Four Years Prison For Facebook Posts
British courts are handing out swift and harsh sentences for people involved in last week's riots, including four-year prison sentences for two 20-somethings for Facebook postings in support of the mayhem.
British courts are handing out swift and harsh sentences for people involved in last week’s riots. The most sensational cases involve two 20-somethings who got four years prison for Facebook postings in support of the mayhem.
CBS/AP (“Brits get 4 years prison for Facebook riot posts“):
About 1,400 people have already been charged with riot-related offenses after the chaos which gripped Britain last week. More than 1,200 have appeared in court — often in chaotic, round-the clock-sessions dispensing justice that is swifter, and harsher, than usual.
Although public opinion currently favors stern punishment for anyone involved in the riots and looting, a few cases have made headlines and sparked debate.
Late Tuesday, two men in northwestern England were handed stiff jail terms for inciting disorder through social networking sites. Cheshire Police said Jordan Blackshaw, 20, and Perry Sutcliffe-Keenan, 22, both received 4-year sentences for using Facebook to “organize and orchestrate” disorder. Blackshaw used the social networking site to create an event — with a date, time and location — for “massive Northwich lootin.”‘ Sutcliffe created a page on Facebook called “Warrington Riots” which listed a time and date for anyone who wished to be involved in a riot.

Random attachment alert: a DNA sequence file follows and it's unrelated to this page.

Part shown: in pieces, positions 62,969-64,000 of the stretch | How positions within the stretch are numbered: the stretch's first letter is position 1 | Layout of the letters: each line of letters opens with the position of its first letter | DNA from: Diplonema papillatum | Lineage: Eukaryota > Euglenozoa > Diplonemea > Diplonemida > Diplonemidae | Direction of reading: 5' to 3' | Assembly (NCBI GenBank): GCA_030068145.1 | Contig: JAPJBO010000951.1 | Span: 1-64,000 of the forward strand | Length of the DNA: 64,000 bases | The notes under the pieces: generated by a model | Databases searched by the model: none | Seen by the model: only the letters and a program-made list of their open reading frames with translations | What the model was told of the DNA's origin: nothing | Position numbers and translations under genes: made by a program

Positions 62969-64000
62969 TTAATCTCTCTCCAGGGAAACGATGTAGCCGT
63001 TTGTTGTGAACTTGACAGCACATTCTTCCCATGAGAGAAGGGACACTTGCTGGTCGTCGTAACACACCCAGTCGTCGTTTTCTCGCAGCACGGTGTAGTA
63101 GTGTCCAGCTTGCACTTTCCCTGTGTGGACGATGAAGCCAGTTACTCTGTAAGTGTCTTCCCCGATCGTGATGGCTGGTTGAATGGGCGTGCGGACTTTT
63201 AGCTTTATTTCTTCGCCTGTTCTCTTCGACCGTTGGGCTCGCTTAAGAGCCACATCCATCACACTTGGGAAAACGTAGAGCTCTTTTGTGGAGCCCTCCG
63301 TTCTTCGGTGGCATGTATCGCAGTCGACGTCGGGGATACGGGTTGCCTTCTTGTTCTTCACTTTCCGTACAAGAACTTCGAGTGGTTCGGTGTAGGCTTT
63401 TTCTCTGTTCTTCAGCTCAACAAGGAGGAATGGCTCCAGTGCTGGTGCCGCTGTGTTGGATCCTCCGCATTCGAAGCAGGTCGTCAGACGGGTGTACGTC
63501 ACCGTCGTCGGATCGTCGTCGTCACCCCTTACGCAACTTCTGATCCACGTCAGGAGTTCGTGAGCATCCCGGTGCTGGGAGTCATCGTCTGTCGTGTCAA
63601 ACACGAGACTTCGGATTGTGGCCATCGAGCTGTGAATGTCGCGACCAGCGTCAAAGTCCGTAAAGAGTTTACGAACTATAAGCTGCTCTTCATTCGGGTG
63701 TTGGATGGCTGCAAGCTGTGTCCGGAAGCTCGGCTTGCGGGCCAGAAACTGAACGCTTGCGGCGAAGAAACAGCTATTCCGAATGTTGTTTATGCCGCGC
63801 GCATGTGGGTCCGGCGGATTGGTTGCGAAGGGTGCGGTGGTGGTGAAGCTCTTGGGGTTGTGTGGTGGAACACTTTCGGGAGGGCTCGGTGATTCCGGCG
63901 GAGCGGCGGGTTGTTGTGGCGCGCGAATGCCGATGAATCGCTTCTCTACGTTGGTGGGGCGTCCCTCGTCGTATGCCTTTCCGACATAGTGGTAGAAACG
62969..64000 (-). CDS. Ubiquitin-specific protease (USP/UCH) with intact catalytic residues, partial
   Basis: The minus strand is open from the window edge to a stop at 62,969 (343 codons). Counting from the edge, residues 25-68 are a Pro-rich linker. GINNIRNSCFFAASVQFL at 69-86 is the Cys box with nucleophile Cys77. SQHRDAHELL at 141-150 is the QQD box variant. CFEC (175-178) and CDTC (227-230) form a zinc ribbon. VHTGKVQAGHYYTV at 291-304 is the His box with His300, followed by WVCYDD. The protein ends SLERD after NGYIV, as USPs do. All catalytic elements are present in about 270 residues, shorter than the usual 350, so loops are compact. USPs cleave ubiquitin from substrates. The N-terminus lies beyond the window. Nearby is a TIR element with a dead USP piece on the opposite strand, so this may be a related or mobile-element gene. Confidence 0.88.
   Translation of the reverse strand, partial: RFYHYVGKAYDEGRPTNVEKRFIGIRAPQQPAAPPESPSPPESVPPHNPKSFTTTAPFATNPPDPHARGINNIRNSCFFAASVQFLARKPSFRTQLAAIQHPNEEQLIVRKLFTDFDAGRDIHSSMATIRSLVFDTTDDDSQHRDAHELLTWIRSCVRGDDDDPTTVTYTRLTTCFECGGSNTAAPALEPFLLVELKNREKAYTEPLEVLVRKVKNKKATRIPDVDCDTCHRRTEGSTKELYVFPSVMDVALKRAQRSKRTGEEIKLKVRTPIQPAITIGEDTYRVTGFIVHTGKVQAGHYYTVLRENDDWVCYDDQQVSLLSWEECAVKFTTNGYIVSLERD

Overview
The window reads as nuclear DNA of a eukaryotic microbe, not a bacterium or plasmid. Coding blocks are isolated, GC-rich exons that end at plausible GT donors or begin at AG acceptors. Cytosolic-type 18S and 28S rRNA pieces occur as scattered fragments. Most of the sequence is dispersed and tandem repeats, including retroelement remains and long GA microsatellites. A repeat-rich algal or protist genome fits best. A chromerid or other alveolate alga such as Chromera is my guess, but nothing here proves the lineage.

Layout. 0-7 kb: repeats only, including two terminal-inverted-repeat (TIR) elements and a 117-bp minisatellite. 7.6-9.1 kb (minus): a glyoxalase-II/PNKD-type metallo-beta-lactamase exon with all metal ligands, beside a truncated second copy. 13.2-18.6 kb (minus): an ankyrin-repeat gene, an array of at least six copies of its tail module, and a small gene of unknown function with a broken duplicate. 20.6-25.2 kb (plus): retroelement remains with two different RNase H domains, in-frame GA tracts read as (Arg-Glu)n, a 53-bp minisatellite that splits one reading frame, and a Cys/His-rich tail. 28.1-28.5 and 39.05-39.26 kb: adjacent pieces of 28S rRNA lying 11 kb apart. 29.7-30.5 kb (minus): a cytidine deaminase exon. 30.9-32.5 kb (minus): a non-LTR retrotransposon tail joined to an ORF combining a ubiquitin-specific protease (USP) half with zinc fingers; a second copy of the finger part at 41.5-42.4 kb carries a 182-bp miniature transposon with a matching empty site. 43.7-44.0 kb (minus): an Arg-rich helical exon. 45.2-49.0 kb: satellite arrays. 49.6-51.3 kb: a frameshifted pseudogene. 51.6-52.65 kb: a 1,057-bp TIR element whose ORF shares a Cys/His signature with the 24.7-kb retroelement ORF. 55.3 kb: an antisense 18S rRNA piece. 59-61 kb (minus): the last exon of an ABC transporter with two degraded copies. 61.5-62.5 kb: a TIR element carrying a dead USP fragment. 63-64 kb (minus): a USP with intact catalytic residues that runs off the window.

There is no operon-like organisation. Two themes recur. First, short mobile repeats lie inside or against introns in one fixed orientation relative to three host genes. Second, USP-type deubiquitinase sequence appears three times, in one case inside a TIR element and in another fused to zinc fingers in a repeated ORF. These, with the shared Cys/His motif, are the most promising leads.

Some of the harsher sentences are expected to be appealed, and legal and human rights activists in Britain have expressed concern that the punishments may be reactionary and serve only to clog up the court system with appeals for years to come.
“The public disturbances are seen as an aggravating factor and that is fair enough,” Andrew Neilson from the Howard League for Penal Reform told CBS News partner network Sky News. “But there seems to be a complete lack of proportionality to some of the sentences…These make a mockery of proportionality, which is a key principle of the justice system.”
The maximum sentence for a conviction of inciting disorder in the U.K. is 10 years, however, and a representative of Britain’s Crown Prosecution Service said the two young mens’ Facebook posts, “caused significant panic and revulsion in local communities as rumors of anticipated violence spread.”
In the United States, it would take weeks, if not months, for any of these cases to come to trial. The Brits have the right idea in actually delivering a speedy trial, rather than just paying lip service to it in a written Constitution. But 1400 trials in the span of a week on something this emotionally charged seems to be overdoing it a mite.
More importantly, while I am not a lawyer, I doubt Facebook postings such as those by Blackshaw and Sutcliffe-Keenan here would rise to the level of direct incitement. They appear to be mere yahoos with no established following or history of persuading people to criminal violence. As such, their actions would be protected speech under the First Amendment.
Even if this somehow crossed the threshold from boneheaded speech to malicious action, I’m inclined to agree with Neilson’s assessment that four years prison is grossly disproportionate to the crime. These fellows appear to be nothing more than meatheads with poor judgment. Unless they personally committed mayhem or were genuine ringleaders in the violence that rocked the UK, extensive prison time does not seem reasonable.